A dime D deposited in the coin slot of the vending machine passes through the coin selector which delivers it into the upper end of the dime chute DC. The passage of the dime through the dime chute etfects advance of the ratchet member 165 and the stops S1S3 in substantially the same manner as a nickel, except that they are indexed forward two steps instead of one, as in the case of a nickel. This is because the dime drives the trip wire 17 downward through the arc 93D which is approximately twice the are through which the wire is driven downward by a nickel.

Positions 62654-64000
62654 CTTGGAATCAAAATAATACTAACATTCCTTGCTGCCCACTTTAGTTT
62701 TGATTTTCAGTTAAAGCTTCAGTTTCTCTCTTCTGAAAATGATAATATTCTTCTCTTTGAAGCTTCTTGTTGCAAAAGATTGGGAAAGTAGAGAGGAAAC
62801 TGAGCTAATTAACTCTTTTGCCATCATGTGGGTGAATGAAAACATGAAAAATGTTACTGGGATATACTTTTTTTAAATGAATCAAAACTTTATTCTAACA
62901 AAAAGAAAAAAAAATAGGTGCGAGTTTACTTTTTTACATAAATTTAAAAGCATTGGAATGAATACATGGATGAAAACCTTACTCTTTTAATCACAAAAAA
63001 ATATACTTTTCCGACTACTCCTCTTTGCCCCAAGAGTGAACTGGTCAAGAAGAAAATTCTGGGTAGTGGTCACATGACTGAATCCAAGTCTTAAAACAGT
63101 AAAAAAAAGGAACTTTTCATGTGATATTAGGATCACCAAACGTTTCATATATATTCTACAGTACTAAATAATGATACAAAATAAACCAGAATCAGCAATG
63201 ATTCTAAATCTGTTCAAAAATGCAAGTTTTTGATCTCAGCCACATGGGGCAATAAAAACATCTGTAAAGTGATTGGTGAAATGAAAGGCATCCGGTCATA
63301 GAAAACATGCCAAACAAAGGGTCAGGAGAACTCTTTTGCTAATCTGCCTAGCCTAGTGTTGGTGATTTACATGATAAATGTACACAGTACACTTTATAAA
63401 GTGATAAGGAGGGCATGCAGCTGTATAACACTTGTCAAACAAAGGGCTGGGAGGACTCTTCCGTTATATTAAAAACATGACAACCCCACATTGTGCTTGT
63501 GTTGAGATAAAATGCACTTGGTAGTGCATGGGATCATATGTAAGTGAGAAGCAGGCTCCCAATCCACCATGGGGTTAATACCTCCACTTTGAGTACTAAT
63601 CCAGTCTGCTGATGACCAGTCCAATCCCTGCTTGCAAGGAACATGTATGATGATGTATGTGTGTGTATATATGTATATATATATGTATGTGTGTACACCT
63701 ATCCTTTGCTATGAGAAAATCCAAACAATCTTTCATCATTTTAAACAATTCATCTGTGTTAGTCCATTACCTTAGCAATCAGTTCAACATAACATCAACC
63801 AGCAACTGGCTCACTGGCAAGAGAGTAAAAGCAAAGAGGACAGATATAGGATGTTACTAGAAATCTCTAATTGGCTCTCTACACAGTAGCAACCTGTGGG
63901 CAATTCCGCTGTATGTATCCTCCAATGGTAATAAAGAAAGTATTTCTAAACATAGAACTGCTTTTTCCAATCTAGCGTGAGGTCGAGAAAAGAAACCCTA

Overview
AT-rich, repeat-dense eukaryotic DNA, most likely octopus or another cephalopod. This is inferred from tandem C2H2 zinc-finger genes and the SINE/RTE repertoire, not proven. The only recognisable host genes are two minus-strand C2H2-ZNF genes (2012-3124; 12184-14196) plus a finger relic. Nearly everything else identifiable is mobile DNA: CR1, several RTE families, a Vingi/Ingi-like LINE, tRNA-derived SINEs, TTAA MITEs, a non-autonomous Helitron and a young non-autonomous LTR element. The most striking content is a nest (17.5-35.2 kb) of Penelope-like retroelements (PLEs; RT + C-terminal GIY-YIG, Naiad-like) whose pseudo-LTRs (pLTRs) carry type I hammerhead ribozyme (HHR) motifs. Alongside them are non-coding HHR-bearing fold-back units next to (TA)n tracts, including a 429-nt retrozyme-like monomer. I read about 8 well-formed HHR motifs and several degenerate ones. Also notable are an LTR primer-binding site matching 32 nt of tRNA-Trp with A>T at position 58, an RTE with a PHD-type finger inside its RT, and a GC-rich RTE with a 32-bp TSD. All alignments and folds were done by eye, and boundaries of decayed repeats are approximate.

A quarter Q deposited in the coin slot of the vending machine passes through the coin selector which delivers it into the upper end of the coin chute QC. The passage of the quarter through the quarter chute results in advance of the ratchet member 165 and the stops S1S3 in substantially the same manner as a nickel or a dime, except that they are indexed forward five steps instead of one, as in the case of a nickel, or two, as in the case of a dime. This is because the quarter drives the trip wire 17 downward through the arc 93Q which is approximately five times as long as the arc 93N.